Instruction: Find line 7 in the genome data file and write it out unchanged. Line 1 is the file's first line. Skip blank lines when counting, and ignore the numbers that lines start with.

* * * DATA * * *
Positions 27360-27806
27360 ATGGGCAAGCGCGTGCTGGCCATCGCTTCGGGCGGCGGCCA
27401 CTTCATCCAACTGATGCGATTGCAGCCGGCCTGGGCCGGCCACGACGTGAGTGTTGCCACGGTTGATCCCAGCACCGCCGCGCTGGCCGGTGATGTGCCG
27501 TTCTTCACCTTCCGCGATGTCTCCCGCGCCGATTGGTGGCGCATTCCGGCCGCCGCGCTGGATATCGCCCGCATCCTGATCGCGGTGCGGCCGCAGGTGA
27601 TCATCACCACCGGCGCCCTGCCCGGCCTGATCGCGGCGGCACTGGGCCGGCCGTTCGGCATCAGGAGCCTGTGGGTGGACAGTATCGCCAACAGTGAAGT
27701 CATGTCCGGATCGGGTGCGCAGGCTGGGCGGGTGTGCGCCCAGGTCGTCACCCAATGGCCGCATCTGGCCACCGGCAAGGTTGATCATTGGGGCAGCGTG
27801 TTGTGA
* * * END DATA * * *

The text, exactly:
27801 TTGTGA